Mahshee stuffed bell peppers are picking up the pace in a culinary world that’s ever searching for new meals.

The best way to leave a mark in this world is by being either very nutritious (recommended by dietitians, nutritionists, and doctors), super delicious (recommended by hosts taste buds), or beautifully aesthetic (recommended by sight or mind). Better still is when you’ve got all 3 working for you, which is what mahshee has going on.

Stuffed bell peppers, or mahshee, are incredibly tasty, nutritious and—depending on how creative you are—beautiful to behold. Just in case you’re wondering who the originators are to say thank you to, that’ll be the Middle East.

Stuffed Bell Peppers

From the name, you can already tell what this dish is all about. There’s stuffing, and then, there’s something to be stuffed. Mahshi is the Arabic word for stuffed, not mahshee. But sure enough, we all understand how people in the English-speaking world could spell mahshi as mahshee.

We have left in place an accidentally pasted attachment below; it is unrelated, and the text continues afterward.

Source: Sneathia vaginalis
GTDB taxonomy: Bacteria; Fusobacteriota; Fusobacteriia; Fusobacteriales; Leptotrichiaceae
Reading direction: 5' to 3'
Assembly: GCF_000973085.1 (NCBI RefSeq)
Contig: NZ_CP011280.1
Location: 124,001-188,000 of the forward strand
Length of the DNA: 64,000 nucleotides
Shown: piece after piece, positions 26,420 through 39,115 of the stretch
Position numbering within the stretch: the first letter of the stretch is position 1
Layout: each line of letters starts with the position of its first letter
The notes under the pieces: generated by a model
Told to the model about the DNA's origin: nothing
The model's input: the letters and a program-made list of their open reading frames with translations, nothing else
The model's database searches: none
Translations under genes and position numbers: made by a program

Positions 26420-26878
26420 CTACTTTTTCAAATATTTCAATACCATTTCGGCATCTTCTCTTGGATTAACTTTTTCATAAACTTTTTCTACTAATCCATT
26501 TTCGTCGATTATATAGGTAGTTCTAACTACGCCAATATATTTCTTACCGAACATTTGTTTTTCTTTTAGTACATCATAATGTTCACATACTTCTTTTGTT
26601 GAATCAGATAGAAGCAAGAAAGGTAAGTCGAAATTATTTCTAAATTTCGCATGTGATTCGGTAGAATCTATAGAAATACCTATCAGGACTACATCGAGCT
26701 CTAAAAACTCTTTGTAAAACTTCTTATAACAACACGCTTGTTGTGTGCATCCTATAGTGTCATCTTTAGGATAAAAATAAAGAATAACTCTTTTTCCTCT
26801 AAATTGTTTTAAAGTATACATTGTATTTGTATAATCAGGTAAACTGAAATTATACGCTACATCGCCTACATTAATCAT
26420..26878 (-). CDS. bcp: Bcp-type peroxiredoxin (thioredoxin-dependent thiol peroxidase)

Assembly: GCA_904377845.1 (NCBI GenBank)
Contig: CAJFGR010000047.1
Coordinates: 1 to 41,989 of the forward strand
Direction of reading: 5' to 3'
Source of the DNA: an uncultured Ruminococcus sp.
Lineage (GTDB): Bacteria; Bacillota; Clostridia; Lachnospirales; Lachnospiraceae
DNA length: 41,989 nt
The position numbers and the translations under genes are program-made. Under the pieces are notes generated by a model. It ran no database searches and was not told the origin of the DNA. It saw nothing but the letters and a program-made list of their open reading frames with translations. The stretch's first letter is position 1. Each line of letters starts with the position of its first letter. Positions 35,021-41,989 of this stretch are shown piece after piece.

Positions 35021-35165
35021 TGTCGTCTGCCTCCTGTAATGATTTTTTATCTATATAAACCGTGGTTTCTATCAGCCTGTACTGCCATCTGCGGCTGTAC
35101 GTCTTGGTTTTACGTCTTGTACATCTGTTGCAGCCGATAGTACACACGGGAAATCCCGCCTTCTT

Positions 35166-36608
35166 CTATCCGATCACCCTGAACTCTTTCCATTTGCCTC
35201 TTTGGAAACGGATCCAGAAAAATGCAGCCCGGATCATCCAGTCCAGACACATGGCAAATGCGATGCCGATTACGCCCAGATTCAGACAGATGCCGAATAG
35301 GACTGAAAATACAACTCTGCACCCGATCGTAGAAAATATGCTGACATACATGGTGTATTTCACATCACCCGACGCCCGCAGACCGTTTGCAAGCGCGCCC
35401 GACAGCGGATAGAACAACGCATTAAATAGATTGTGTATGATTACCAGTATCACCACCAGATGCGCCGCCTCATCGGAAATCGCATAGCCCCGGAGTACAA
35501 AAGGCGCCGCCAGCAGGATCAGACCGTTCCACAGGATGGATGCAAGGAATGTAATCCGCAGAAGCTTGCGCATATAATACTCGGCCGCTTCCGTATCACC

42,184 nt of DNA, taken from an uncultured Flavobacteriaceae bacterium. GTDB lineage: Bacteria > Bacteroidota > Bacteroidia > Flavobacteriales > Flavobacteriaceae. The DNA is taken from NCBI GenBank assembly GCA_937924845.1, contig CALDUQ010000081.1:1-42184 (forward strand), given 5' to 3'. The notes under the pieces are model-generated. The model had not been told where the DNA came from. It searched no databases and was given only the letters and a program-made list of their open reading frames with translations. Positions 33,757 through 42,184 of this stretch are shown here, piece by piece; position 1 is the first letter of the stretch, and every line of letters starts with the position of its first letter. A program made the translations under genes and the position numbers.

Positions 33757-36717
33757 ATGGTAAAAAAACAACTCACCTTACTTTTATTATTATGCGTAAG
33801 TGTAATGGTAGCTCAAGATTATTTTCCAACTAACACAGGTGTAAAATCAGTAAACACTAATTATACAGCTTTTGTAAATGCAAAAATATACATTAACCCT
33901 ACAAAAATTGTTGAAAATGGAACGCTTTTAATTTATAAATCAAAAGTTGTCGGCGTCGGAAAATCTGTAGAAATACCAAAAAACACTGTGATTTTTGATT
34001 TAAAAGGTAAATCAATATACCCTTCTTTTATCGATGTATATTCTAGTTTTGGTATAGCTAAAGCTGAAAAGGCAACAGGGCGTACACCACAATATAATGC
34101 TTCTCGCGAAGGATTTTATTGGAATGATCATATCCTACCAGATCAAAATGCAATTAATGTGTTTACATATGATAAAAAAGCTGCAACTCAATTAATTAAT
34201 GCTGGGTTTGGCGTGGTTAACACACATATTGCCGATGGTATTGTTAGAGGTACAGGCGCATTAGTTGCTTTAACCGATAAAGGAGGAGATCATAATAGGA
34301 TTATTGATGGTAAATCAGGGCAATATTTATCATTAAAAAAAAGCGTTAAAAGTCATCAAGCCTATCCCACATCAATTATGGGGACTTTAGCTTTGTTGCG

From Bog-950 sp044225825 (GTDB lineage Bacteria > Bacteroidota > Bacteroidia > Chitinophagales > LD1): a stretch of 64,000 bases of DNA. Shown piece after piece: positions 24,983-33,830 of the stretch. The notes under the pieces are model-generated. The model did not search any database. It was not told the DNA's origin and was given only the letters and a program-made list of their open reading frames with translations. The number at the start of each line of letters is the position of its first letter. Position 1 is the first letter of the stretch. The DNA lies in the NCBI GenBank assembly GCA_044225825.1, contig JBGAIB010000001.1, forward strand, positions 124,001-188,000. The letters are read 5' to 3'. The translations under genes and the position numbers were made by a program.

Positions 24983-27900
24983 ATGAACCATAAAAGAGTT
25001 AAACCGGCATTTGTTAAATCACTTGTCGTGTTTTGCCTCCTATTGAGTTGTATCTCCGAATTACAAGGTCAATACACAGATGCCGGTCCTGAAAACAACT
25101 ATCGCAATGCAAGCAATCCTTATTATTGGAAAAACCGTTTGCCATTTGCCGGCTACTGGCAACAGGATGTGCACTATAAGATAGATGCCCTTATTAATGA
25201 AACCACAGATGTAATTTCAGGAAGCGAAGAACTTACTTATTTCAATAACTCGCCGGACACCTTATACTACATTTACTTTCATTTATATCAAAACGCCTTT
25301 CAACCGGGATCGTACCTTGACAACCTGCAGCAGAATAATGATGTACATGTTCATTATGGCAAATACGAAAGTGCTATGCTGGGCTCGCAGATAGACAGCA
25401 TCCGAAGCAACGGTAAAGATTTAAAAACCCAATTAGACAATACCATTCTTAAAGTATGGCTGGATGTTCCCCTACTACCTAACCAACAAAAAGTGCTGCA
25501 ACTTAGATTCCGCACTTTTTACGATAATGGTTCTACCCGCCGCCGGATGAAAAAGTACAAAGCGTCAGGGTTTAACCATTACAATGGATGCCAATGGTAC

The term “mahshee” is an umbrella term for any meal that involves stuffing vegetables like peppers or tomatoes with a rice mixture. The rice mixture is the stuffing, and it is made with herbs like parsley, dill, rice, olive or any other type of oil, tomatoes, tomato paste, meat, spices, and seasonings.

Commonly stuffed items are bell peppers, tomatoes, zucchini, eggplants, and squash. Any vegetable that can be “stuffed” can be used for mahshee. Grapes leaves and cabbage rolls are rarely stuffed since they demand special rolling skills—you’ve gotta be skilled to take on these veggies.